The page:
Most parks and campgrounds have leash and clean-up rules for your pet’s safety and comfort. Even cats should be kept on a leash. Keep pets under your control at all times and beware of wildlife such as coyotes or great-horned owls, which are quick and stealthy. Snakes, alligators, coyotes, and other unknown threats may deprive you of your pet’s company.
Adjustable-length leashes are popular, but they can give your pet too much freedom, allowing it to dash into traffic or chase other animals. When using an adjustable leash, keep it short while walking next to roads or in unfamiliar territory. Wait until you are in a safe area before allowing your pet more freedom. And never let your pet off the leash in a strange place.
While some people enjoy relating travel horror stories to an eager audience around the campfire, if you listen carefully, you’ll realize that most incidents could be avoided with a few safety precautions. Take the “safest” way to your destination by being careful on the road, at stops, and in campgrounds, and, with luck, you’ll only have happy stories to share.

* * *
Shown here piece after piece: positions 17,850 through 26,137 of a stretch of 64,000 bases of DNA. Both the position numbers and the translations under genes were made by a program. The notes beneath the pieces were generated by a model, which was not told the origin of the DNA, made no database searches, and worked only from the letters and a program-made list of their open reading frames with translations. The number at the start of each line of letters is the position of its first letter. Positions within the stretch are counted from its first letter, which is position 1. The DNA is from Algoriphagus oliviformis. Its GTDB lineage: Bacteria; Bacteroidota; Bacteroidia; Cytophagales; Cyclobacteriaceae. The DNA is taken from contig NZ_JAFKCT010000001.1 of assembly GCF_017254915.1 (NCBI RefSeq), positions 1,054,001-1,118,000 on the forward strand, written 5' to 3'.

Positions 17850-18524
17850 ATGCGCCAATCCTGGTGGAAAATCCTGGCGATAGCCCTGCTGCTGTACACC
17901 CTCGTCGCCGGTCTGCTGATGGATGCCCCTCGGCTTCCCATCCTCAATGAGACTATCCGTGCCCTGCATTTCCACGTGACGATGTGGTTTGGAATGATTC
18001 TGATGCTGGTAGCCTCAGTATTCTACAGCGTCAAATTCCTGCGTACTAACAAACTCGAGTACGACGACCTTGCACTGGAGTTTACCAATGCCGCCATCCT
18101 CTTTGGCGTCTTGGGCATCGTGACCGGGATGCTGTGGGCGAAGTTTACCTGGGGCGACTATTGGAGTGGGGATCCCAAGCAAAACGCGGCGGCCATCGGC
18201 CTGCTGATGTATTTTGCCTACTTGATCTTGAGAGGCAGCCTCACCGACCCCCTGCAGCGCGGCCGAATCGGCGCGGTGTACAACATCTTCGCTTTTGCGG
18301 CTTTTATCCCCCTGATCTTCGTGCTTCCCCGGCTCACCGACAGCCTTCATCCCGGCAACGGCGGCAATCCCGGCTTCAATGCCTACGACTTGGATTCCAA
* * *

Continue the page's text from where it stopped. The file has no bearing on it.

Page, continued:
Hone Your Personal Safety Skills
When traveling, it’s easy to become mesmerized by the sights and let your guard down in public areas. However, staying alert and using caution and common sense can help to keep you safe. The following personal safety skills are helpful at home and on the road.
Be aware of your environment
- Observe people. Pay attention to your surroundings and look out for loitering individuals. Are they waiting to meet someone or looking for a victim?
- Don’t let strangers get too close to you. Maintain your personal space and be suspicious of strangers who try to invade that space. A flurry of activity may be used as a diversion for snatching a possession.